Supportive structures for play and social inclusion within an urban park: a qualitative descriptive study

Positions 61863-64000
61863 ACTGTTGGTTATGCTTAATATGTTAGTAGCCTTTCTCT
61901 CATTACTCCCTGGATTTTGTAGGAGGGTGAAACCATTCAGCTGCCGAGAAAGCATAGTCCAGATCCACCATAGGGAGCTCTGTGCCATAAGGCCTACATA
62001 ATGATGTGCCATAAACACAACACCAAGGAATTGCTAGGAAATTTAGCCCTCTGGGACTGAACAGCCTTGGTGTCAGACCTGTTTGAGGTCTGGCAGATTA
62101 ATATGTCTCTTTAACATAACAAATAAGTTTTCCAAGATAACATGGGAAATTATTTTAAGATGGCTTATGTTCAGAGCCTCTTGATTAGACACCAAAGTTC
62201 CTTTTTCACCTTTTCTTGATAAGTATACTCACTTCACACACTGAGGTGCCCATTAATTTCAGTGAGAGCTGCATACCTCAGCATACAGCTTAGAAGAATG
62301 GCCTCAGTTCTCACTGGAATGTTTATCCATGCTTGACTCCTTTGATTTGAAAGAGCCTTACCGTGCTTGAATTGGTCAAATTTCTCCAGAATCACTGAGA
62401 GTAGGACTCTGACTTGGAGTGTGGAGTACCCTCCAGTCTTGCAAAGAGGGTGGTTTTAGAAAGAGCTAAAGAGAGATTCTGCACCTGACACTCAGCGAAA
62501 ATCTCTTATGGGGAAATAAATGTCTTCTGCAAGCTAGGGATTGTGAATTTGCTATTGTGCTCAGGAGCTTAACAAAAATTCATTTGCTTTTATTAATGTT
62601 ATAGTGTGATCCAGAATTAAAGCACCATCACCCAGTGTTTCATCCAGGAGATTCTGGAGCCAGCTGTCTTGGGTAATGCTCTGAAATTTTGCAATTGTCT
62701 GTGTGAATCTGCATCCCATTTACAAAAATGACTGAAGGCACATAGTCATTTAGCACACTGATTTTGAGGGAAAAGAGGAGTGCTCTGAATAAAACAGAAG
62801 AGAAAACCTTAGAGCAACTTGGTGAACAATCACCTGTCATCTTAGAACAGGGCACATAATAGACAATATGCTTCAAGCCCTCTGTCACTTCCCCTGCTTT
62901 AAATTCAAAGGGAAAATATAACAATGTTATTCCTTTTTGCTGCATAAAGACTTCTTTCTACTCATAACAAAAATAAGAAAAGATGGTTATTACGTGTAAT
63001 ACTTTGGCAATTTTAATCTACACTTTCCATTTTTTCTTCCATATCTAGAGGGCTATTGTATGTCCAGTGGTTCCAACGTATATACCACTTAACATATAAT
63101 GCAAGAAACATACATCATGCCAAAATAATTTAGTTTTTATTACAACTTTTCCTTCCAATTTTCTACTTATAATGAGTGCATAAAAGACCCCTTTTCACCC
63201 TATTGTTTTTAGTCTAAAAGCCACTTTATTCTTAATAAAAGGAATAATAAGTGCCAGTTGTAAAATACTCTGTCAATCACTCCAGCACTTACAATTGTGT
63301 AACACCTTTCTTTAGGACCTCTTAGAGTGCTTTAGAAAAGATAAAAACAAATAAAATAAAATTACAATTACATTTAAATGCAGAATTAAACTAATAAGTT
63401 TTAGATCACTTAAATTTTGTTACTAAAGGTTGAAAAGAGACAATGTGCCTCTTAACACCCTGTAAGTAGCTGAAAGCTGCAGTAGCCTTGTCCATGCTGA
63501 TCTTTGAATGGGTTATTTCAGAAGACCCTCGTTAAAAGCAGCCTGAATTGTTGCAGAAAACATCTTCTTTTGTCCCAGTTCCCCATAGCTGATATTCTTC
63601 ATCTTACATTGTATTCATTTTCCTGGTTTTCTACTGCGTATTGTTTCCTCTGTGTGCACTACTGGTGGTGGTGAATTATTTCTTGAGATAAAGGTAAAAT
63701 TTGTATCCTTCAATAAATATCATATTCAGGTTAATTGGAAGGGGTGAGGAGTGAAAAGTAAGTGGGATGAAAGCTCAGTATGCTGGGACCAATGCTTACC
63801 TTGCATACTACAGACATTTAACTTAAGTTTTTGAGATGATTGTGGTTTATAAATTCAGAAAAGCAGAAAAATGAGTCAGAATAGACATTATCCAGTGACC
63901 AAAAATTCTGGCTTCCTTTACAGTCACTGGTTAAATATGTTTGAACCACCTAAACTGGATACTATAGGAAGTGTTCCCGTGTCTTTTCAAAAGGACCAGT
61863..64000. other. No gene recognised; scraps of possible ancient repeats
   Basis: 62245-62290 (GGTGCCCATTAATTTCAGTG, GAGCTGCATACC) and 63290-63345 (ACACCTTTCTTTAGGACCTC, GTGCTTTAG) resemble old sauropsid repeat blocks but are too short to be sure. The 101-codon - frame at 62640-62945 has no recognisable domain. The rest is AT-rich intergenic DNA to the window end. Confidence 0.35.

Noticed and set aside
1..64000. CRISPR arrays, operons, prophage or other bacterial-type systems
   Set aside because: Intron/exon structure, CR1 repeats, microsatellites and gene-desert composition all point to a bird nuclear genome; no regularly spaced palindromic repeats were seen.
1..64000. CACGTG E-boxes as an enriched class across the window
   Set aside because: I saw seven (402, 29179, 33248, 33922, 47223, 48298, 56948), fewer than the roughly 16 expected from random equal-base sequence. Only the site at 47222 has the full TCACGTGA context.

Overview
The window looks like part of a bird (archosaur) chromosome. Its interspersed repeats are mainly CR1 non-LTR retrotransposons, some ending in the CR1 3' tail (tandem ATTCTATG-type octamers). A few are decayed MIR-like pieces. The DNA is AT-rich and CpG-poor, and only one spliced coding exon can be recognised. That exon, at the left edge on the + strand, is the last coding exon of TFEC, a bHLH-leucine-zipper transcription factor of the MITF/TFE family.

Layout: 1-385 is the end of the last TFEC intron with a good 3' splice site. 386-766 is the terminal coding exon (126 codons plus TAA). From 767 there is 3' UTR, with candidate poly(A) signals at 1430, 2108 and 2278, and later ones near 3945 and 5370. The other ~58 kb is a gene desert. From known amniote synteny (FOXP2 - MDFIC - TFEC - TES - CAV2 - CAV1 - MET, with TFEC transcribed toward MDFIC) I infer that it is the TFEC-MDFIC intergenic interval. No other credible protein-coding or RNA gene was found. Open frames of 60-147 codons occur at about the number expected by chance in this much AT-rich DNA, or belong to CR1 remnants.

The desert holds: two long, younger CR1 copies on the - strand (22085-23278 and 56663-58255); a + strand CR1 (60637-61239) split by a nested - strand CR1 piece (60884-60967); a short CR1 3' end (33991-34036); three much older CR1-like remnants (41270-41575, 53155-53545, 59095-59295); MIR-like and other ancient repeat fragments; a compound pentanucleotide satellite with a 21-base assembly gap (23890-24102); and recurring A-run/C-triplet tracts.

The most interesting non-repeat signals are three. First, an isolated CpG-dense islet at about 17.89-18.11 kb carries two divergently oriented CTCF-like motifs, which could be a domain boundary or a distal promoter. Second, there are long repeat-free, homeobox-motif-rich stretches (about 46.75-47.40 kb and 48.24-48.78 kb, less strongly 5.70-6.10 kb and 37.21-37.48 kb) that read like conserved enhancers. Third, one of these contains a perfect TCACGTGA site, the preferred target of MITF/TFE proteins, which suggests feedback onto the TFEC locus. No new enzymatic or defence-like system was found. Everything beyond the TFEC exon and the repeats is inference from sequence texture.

This study aimed to determine the extent and the ways in which Amber Park is perceived by its users to either facilitate or hinder play and social inclusion. The study is qualitative descriptive in nature. Purposive sampling for maximum variation was used to select the 16 participants who were interviewed. Inductive reasoning was followed through open coding, allowing for the conceptualisation of raw data. This generated 15 categories, which were further collapsed into 3 themes; (a) A space for valued play (which incorporates how the park meets park users’ occupational needs in a way that provides meaning and value for the users), (b) Play: disrupting class and race (which shows how play equalises power relationships in a unique way), and (c) All welcome, but… (which speaks to latent hegemonic practices and how these dictate behaviour and inclusion). These findings provide new understandings about the way in which an urban park can support valued play by meeting occupational needs, as well as mitigate racial, class and generational divides within a diverse society, and may inform inclusive policies for public spaces.
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